Post conference, Transnet will host a technical tour to its Saldanha port facilities and its world-class Iron Ore Heavy Haul line – the largest on the African West Coast.

Delegates will be able to walk about the port, visit the manganese and iron-ore handling facilities, tippler operations and the iron-ore line operating centre as well as drive along a section of iron-ore line up to Elands Bay.

“We look forward to welcoming the industry’s leading players, as well as young professionals making their mark in the heavy haul railway sector,” notes Monakali.

The Workshop
The Technical Track Workshop will feature international railway technical experts who will present on selected topics within the infrastructure and rolling stock fields to provide engineers and professionals with insights into developments and groundwork on technical aspects that can be applied to improve rail operators’ efficiencies.

The workshop will be based on the book published by the IHHA – Guidelines to Best Practices for Heavy Haul Railway Operations: Infrastructure Construction and Maintenance Issues.

It will run over one-and-a-half days from September 2 to 3 and is available at an additional registration fee for a maximum number of 250 delegates.

The R6 000 early bird, or R7 000 late registration fee includes access to the workshop on both days, tea breaks and lunches during the workshop, course materials and a copy of the textbook that the workshop is based on.

Internationally recognised technical experts will host discussions on topics including fundamentals of wheel-rail interaction, track components, special trackwork and components, track geometry, ballast maintenance, track inspection, track condition assessment, rail welding, and rail grinding and friction modification.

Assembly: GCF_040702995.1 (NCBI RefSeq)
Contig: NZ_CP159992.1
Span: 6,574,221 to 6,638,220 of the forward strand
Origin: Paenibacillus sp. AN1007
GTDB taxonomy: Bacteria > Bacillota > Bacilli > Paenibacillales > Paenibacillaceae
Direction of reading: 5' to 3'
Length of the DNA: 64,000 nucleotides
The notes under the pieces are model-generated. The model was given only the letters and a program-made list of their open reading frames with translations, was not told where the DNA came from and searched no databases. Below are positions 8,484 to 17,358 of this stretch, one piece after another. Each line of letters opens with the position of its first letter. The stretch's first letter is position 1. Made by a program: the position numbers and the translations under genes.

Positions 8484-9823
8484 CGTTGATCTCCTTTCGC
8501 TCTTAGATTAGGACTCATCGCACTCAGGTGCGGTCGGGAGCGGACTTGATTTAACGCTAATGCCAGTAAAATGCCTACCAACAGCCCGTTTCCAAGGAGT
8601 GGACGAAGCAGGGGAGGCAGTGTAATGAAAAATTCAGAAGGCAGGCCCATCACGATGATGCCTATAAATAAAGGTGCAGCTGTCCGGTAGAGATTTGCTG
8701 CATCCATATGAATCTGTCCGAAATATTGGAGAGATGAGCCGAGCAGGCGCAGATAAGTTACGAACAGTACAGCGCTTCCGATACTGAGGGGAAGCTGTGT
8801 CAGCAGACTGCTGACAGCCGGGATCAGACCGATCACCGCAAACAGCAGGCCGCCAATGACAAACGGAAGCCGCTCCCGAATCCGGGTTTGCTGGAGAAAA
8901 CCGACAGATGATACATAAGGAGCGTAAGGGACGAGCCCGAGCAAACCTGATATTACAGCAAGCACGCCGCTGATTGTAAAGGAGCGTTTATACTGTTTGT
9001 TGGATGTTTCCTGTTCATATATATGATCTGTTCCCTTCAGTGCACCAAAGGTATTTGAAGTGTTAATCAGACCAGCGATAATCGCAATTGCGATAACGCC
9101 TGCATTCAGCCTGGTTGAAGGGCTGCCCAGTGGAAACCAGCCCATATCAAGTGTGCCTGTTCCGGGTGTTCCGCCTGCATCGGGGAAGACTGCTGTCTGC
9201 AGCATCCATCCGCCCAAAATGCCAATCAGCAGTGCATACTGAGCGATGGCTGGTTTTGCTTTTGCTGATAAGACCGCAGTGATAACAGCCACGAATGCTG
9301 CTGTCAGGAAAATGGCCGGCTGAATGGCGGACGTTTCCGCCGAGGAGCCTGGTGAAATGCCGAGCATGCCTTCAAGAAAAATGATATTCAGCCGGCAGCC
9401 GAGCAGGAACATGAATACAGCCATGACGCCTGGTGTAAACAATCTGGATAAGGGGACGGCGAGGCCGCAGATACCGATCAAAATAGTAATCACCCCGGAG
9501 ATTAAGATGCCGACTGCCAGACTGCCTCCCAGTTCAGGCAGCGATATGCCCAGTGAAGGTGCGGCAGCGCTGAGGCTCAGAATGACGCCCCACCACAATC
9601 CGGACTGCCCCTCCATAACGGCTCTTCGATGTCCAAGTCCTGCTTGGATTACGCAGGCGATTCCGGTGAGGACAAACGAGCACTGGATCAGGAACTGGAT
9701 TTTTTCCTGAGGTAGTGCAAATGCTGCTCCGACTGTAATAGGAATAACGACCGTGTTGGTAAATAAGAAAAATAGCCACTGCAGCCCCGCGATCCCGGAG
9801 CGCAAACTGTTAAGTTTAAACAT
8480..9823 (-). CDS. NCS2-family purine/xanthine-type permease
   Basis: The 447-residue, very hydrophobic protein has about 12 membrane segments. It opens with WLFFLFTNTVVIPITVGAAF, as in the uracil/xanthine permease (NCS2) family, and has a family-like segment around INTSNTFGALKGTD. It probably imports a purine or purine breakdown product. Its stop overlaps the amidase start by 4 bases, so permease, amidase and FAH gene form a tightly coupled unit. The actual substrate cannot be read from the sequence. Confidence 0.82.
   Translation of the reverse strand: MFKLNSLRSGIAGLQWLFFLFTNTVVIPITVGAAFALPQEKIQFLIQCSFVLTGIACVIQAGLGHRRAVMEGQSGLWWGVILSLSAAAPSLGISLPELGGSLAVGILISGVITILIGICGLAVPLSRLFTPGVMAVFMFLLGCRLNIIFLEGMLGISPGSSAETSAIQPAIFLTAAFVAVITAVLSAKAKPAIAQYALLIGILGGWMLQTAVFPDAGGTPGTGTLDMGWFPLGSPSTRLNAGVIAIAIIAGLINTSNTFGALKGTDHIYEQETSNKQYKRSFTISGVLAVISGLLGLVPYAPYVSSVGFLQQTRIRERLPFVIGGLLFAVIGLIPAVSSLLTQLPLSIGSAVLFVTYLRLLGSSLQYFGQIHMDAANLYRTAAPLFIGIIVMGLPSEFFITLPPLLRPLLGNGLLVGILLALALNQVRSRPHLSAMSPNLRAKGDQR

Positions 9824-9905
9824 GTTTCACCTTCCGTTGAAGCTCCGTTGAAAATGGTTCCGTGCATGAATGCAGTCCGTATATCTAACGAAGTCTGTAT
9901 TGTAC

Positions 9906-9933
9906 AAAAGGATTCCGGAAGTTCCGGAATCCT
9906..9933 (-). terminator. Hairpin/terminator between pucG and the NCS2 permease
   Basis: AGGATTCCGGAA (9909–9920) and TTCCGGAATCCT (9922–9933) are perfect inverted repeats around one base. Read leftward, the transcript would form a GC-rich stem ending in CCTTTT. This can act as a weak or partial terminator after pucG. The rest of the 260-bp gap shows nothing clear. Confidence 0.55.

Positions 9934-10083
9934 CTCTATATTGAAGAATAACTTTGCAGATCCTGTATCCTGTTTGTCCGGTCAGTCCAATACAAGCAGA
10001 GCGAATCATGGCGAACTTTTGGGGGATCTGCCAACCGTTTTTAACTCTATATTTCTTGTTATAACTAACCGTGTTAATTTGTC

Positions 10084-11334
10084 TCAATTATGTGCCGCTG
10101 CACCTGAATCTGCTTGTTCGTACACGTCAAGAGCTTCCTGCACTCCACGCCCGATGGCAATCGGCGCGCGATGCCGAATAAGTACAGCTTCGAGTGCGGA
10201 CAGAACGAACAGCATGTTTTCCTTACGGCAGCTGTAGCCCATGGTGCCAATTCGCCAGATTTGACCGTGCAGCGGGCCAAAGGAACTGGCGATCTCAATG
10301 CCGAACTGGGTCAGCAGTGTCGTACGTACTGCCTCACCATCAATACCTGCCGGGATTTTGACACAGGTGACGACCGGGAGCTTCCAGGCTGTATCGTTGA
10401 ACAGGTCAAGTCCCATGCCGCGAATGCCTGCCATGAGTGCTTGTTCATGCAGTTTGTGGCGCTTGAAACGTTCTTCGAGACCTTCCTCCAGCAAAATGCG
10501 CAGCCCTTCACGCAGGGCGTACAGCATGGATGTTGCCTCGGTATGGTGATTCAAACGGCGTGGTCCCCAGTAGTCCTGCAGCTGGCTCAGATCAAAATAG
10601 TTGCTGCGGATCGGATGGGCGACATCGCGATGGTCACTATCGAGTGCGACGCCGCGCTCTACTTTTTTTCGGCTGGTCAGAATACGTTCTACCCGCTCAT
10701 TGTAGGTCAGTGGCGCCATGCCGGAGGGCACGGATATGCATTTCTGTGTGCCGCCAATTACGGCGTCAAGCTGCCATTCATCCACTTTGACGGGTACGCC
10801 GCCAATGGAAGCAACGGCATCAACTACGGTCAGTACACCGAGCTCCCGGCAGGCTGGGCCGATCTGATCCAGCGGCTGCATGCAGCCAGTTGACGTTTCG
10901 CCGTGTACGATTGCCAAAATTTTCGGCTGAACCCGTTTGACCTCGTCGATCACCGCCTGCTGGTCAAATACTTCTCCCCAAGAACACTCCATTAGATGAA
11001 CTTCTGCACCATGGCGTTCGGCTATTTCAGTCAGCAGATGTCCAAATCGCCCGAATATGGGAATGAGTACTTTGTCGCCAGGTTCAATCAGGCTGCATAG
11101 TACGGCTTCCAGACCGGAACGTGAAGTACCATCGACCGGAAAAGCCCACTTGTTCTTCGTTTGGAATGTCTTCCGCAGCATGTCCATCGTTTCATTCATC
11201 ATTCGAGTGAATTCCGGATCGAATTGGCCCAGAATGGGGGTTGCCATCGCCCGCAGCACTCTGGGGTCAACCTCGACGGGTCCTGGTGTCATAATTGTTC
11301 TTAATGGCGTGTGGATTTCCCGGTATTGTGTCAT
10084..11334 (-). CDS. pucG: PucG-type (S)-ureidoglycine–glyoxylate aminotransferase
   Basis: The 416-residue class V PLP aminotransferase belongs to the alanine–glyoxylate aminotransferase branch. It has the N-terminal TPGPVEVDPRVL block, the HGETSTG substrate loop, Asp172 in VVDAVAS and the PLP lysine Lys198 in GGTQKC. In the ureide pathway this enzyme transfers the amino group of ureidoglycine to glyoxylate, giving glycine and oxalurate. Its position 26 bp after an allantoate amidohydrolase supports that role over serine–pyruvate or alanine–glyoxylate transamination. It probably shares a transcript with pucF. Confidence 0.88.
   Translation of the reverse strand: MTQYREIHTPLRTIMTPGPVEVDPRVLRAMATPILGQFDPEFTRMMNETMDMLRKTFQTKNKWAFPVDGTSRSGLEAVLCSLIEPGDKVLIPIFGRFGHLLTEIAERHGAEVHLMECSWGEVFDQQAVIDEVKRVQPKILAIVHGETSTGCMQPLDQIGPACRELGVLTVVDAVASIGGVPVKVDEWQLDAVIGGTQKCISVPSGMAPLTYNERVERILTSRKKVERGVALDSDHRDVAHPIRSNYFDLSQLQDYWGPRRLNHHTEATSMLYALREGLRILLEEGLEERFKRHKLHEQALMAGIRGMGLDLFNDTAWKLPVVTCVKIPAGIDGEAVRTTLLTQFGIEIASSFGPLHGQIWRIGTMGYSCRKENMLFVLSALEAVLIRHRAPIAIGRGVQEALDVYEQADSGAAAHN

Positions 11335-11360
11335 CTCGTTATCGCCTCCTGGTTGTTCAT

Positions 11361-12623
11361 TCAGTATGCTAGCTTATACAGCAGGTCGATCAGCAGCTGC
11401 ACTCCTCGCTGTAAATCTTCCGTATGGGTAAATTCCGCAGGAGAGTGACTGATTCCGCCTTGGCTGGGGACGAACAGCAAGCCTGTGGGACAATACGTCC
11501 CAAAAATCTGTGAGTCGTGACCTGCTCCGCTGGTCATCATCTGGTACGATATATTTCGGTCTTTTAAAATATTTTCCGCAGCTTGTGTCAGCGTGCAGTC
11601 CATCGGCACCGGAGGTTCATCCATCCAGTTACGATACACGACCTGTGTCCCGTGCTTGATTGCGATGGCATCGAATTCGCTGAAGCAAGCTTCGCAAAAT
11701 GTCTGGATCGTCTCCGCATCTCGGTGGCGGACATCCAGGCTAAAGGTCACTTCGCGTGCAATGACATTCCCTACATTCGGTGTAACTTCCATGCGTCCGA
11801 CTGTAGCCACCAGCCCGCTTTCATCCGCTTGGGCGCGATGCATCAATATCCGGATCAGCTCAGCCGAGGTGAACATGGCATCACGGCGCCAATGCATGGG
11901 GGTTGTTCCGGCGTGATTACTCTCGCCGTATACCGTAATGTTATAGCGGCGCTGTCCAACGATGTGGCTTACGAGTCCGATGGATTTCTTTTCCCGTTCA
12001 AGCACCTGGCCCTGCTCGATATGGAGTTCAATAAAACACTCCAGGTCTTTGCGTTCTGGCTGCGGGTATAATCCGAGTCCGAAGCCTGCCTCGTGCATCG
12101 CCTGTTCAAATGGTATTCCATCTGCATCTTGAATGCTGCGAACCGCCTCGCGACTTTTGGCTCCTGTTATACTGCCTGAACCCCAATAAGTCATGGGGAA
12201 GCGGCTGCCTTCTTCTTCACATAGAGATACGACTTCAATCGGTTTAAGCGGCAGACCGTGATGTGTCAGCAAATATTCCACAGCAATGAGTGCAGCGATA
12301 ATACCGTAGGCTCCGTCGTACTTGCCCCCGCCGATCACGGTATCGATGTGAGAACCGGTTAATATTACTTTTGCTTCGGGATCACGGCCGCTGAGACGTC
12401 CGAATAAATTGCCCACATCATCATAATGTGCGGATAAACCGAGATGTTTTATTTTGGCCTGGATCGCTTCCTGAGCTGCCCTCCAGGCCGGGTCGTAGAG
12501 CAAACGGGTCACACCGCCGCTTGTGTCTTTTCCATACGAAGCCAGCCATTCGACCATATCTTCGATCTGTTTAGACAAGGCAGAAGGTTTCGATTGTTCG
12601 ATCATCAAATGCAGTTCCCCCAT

Heavy Rail Industry Overview
The IHHA states that there is no better way to see the impact of global growth on industry’s supply chains, than from the driver’s seat of a logistics enterprise.

“Caught between the coal face and exporters, and squeezed into the space between manufacturer and consumer, the heavy rail industry has been in a tough spot.”

Monakali admits that this view has sparked serious introspection by sector players as to how to remain relevant and competitive.

The bigger challenge for the heavy haul industry lies in its ability to adopt a new mindset – to broaden its view so that it encompasses the entire supply chain – from the customer’s stockyard to the wholesaler’s warehouse.

“This is the ultimate innovation that the industry needs to adopt if it is to secure a sustainable future,” he says.

Such a transformation is probably more important in a country such as South Africa, where only 15% of the country’s rail-friendly freight is transported by rail. The predominant transportation mode for the bulk of the country’s freight is road haulage, despite the cost advantage that rail offers.